Don’t Expect Equivalent of Thomas Jefferson

Recently I received a Facebook message from an old missionary friend I hadn’t heard from for many years.


His name is Earl Taylor, an attorney who lives in Orem, and an all-around smart guy. We served together in Indonesia in the early 70s. His story tells a truth the country needs to pay attention to in foreign affairs:

Dear LaVarr:

Recently as I was driving around I was listening on NPR to back-to-back stories about Egypt and Syria. These stories made me think of you.

I enjoy reading you on Facebook, and have enjoyed reading you for some time in the newspaper. Since you are a thinker of deep thoughts, political and otherwise, I think there is a story that may be of interest to you.

As I recall, you were once upon a time in Bandung, and I presume you remember Han King, a Chinese-Indonesian who spoke excellent English. I was in Bandung from October 1972 to July 1973. During that time I was working on translation matters. Han King had been hired to assist in this.

At that time I got to know Han King very well. I respected his general intelligence very much.

In the summer of 1973 Han King asked me about what the deal was with Watergate. My information at that time was limited to what could be had from the limited editions of Time and Newsweek. My explanation was that it appeared some people working for the reelection of President Nixon had engaged in some illegal conduct, and that President Nixon had somehow wrongfully interfered with the investigation of the wrongdoing.

Han King said that pretty well agreed with what he understood, and asked why there was the public furor over this. I stated that it appeared that the news media in the New York Times and Washington Post were keeping the news before the public.

Han King then asked the main question, suggesting a very Indonesian solution: “Why doesn’t President Nixon just shut down the newspapers?”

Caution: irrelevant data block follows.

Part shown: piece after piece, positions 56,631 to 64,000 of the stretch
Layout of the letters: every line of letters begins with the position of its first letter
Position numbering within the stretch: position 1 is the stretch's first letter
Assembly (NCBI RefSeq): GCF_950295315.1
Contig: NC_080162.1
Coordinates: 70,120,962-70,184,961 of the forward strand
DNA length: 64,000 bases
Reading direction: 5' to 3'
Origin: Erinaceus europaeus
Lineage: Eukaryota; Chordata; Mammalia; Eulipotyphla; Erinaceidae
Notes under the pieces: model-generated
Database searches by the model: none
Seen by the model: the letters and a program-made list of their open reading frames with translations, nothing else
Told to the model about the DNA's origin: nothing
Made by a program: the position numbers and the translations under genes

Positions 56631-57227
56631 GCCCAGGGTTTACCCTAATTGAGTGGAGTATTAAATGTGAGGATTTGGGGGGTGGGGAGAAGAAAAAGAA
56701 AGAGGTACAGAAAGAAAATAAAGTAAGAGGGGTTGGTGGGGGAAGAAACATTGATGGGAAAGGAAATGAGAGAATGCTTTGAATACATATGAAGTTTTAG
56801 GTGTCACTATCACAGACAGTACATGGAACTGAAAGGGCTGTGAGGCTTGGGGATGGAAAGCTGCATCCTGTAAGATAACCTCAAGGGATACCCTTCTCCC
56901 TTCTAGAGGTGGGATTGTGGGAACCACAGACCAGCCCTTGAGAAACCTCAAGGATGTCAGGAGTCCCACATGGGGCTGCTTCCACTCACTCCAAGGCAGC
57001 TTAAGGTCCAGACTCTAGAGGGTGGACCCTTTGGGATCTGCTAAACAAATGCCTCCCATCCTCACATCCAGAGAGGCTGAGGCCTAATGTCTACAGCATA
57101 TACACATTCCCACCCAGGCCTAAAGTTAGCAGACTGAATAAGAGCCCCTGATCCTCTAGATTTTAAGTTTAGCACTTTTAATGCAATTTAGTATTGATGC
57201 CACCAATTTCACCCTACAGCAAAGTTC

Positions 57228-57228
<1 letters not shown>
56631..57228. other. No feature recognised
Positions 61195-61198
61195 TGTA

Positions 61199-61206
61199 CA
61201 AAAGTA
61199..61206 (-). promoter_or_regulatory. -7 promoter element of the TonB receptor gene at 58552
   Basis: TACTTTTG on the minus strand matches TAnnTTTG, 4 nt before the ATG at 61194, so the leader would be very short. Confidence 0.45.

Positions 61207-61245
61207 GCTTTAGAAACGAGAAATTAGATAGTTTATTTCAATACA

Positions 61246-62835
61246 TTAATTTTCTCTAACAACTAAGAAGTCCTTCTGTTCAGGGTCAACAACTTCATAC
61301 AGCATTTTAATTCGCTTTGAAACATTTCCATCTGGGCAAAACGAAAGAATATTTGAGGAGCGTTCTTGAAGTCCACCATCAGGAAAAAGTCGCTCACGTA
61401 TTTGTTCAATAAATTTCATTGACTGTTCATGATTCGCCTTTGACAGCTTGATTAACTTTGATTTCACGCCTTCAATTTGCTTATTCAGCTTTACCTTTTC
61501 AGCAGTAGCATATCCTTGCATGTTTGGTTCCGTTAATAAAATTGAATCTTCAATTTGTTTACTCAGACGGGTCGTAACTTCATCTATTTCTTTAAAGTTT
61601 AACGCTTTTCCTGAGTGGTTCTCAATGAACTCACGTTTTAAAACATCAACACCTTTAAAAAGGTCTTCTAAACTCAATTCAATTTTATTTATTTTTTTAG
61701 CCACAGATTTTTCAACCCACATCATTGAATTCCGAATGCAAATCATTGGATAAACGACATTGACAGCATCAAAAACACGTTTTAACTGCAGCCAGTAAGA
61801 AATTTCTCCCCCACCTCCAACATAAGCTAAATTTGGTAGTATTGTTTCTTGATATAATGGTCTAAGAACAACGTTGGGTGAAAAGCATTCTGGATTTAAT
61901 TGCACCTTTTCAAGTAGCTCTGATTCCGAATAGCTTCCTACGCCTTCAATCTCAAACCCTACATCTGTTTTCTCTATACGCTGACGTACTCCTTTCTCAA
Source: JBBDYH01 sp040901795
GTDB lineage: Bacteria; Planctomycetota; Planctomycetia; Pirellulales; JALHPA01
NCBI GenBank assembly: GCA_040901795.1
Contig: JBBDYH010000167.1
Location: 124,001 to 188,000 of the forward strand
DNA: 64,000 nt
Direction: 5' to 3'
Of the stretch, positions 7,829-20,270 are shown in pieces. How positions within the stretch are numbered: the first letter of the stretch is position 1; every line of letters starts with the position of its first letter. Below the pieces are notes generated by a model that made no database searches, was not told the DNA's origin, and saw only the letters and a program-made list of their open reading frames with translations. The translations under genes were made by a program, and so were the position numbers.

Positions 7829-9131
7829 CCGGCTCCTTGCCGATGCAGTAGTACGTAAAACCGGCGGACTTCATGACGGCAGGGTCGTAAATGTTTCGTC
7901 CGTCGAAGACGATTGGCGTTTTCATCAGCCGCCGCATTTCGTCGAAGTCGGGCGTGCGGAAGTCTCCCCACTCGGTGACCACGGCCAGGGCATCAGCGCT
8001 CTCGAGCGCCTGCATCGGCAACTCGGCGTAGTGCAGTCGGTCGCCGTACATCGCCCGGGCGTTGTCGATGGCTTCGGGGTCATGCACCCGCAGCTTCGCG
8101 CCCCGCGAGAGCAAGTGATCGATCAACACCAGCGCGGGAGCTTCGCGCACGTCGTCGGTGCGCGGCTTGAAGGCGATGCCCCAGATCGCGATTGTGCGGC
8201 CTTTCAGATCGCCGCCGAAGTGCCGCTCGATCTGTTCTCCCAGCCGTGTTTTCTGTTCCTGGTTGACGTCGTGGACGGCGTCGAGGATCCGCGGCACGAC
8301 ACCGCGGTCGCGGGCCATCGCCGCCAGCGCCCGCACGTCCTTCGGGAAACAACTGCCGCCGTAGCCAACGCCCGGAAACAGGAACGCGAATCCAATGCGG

I was stunned to hear the question. I explained to Han King that in the United States we had something called the First Amendment, and that closing the papers in that matter was not an option.

He then said, “Elder Taylor, if this happened in Indonesia, then the army tanks would surround the newspaper offices, or the publisher would be put in jail. I presume America would be more subtle. Why doesn’t the government use pressure such as limiting the newspapers access to newsprint, or giving them a hard time when it is time to renew the licenses for the newspapers?”

I explained that the government did not ration access to newsprint, and that the government was prohibited from requiring a license to operate a newspaper.

Han King then asked if there were any limitations on the operation of newspapers. I gave him an explanation of what I understood about defamation: “If you knowingly publish false information you can be held liable after the fact, but there was no prior restraint”.

So Han King asked: “So in the United States, if I had the money to buy a printing press, I could just go out and print a newspaper if I wanted, without getting the permission of the government?”

When I said yes, that about sums it up, he asked a final stunning question: “Isn’t that dangerous?”

Right then and there I got insight into the difficulty of establishing Democratic traditions in countries used to a more autocratic way of doing things, like Indonesia for example. Han King was smart. Han King was educated, and yet he lacked the basic understanding of the concept of Freedom of the Press. Before you can have a functioning Democracy there must first be a lot of ground work carried out to establish a viable foundation. I doubt there are any shortcuts, military or otherwise.

When the United States goes off on foreign policy adventures, hoping the get rid of some Tyrant, it is with the expectation that Truth, justice and American way will necessarily follow the absence of the tyrant. 

So now we contemplate the certainty that Assad is a vile person. If he is removed we will probably end up with someone about as bad, or worse. I doubt we will automatically get the Syrian equivalent of Thomas Jefferson.

So much for something that happened more than 40 years ago.

Hope all is well with you. Keep up the good work

Earl Taylor